LUFKIN, TX (KTRE) -After seeing African American students were not represented in certain programs at school, the Lufkin High School Administration created the Soul To Soul Initiative.
It is something senior Adam Holden says is a great resource for his peers.
"Me...playing sports...I’ve been around guys that maybe just focus on their athletic abilities and maybe not what they can do in a classroom, and then by the time it comes around to where they start getting recruited, they aren’t eligible to be recruited by certain schools,” said Holden.
The program provides students with resources on student athlete academic success, historically black colleges and universities, and a school to prison pipeline, meant to end the cycle of incarceration.
"African Americans are known as entertainers; you don’t really see doctors, you don’t see lawyers, you don’t see chefs, you don’t see anything like [that],” said Summers.
As for Holden, he credits his mother for pushing him to be successful.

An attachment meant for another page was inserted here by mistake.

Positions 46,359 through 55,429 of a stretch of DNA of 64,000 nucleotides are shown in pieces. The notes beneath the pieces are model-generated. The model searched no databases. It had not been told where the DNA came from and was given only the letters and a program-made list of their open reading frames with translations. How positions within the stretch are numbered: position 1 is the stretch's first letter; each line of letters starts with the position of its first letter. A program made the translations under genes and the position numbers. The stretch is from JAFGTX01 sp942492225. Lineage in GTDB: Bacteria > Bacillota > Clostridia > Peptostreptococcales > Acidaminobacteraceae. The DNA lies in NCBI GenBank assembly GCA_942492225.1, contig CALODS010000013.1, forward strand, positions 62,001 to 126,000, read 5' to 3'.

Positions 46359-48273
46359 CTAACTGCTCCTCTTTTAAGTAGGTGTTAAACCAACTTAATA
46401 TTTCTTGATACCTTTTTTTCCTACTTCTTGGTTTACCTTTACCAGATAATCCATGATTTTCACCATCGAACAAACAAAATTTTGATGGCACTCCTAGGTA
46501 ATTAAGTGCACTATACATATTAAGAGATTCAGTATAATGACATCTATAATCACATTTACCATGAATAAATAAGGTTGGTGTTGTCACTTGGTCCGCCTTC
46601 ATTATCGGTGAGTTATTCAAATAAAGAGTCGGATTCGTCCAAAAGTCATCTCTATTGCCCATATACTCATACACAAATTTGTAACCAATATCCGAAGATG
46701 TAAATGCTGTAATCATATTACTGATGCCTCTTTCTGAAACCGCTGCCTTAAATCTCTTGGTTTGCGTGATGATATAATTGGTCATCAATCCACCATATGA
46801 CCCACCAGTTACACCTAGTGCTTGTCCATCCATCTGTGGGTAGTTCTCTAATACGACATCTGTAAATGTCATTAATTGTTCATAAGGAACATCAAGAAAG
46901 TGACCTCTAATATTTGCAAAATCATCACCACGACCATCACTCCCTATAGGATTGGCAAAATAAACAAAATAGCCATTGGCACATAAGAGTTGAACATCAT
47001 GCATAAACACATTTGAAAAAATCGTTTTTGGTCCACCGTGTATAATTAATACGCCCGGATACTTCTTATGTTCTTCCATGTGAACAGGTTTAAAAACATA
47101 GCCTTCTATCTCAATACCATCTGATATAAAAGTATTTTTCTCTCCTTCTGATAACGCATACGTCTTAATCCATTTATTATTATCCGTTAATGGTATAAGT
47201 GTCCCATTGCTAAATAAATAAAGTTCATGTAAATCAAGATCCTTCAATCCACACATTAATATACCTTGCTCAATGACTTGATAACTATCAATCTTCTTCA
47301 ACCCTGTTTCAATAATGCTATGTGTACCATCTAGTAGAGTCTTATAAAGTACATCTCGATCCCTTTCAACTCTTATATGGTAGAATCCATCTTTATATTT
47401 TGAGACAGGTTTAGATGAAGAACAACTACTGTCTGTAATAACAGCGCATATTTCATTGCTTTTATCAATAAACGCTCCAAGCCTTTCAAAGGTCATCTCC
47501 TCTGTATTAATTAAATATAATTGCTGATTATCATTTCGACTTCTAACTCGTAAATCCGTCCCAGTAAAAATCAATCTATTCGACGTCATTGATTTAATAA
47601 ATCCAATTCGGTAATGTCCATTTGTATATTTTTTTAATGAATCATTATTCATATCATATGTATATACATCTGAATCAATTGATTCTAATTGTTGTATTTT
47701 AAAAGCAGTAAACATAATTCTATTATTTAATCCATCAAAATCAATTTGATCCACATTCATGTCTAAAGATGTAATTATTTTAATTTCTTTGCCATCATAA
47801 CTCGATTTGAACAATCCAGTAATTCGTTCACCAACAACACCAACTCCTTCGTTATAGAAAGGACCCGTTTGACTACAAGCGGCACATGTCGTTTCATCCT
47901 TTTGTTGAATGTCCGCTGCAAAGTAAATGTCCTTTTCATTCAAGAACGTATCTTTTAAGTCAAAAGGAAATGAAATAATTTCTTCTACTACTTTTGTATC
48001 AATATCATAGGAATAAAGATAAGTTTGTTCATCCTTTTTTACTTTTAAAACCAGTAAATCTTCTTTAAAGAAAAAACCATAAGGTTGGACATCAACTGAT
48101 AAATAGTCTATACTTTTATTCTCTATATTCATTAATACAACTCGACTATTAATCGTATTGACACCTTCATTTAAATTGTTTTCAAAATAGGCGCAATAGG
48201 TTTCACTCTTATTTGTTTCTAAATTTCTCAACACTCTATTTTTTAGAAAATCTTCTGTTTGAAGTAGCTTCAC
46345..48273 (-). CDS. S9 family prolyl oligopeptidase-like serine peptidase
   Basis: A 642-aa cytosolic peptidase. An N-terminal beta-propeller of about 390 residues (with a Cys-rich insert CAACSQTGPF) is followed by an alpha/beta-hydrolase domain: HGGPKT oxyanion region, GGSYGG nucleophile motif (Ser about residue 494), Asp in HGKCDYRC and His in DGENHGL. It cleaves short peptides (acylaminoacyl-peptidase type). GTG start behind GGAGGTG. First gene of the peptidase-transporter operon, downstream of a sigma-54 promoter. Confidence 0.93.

"She had to work really hard growing up and she had to do somethings that were different than what I had to do, and she made sure that I was prepared to be the best I could be to be able to go to a college,” said Holden.
Holden is a football and baseball athlete, member of the National Honor Society, active in his community and will be attending Texas State University on a full academic scholarship.
He says he is hopeful that students will take advantage of the program and utilize the tools to help set them up for success.
"Even though it may be difficult right now, and you may not want to do certain things right now, you can’t limit yourself thinking about the short picture you have to prepare yourself for the long run,” said Holden.
Students and parents are all invited to attend the Soul to Soul Program on Monday, January 14 at the Lufkin High School Auditorium at 5:30 p.m.